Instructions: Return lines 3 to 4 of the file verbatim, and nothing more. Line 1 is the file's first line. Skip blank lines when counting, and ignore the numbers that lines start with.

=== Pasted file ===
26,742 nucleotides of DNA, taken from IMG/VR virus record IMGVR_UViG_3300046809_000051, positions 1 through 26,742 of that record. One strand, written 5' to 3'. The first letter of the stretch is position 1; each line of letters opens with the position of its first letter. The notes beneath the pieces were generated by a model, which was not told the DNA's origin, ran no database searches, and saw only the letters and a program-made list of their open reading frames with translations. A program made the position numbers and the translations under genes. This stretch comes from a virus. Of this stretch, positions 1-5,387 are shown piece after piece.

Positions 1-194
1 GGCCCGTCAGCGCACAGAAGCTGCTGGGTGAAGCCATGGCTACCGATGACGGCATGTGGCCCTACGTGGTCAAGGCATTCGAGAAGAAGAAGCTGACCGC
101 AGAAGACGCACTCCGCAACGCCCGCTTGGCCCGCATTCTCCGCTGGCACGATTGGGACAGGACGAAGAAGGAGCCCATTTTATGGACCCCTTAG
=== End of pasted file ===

1 GGCCCGTCAGCGCACAGAAGCTGCTGGGTGAAGCCATGGCTACCGATGACGGCATGTGGCCCTACGTGGTCAAGGCATTCGAGAAGAAGAAGCTGACCGC
101 AGAAGACGCACTCCGCAACGCCCGCTTGGCCCGCATTCTCCGCTGGCACGATTGGGACAGGACGAAGAAGGAGCCCATTTTATGGACCCCTTAG